From Ganfyd

Jump to: navigation, search


Greek telos meaning end and meros meaning part.

A telomere is the genetic segment at the end of a chromosome made up in man of (TTAGGG)n DNA repeats. Small amounts of these terminal sequences are lost in each S phase because of incomplete DNA replication although they can be replaced by telomerase reverse transcriptase (TERT) . Telomeres have key functions in:

  • Ageing
    • The mitotic clock
    • Progeria (Werner's syndrome) causes accelerated telomer shortening but further the DNA helicase mutation of progeria causes impaired telomere replication and stability. However this may be secondary rather than primary. Dyskeratosis congenita is associated sometimes with a normal lifespan and is a poor model for those who associate telemore shortening and ageing.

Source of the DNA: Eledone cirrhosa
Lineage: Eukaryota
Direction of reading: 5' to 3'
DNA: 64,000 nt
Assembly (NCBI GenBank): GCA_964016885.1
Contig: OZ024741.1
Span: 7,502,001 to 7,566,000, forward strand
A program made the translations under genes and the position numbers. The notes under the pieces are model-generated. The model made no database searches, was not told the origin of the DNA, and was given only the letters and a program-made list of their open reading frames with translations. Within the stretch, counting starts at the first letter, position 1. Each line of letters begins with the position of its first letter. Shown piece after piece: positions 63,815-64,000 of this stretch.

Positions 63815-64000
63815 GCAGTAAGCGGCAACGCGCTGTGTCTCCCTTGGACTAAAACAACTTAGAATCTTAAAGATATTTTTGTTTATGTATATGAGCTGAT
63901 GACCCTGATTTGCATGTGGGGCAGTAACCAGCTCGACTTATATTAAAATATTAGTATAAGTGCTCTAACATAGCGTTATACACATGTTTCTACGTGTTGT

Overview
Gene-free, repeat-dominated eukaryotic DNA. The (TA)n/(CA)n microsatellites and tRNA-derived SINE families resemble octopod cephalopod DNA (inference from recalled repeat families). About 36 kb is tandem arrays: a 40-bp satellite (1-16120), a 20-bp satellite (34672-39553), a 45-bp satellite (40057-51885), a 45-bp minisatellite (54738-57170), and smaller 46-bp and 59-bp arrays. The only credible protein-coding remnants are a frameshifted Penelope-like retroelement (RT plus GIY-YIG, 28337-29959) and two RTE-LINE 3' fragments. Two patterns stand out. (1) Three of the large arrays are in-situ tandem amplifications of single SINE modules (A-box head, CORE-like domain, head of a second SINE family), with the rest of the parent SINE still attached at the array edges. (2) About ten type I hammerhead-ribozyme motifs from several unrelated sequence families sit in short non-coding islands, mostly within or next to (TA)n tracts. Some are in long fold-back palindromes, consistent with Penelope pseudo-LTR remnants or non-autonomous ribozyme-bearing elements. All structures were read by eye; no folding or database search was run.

• Stem cell differentiation - TERT activates stem cells independent of its telomere lengthening function
    • Haematopoietic stem cells
    • Testis
    • Gastrointestinal tract
  • Malignant transformation
    • It is over expression of TERT that allows cells in a malignancy to divide indefinitely, and the general evidence is that this occurs relatively late in the mutation sequence that lead to malignancy.


First described by American biologist Hermann Muller in 1930s.

In the 1970s, Jack Szostak noted that DNA introduced artificially into yeast began to degrade. Elizabeth Blackburn, in her studies on the unicellular protozoan Tetrahymena, noted that the end sequences of the organism's DNA ended with repeats of short DNA sequences. Working in collaboration, the two scientists found that addition of these repeated sequences to the ends of the artificial yeast DNA prevented degradation. It was not until the 1980s that Carol Gardner identified telomerase, the enzyme responsible for regeneration of the telomeres. All three shared the 2009 Nobel Prize for Medicine for their work on telomeres.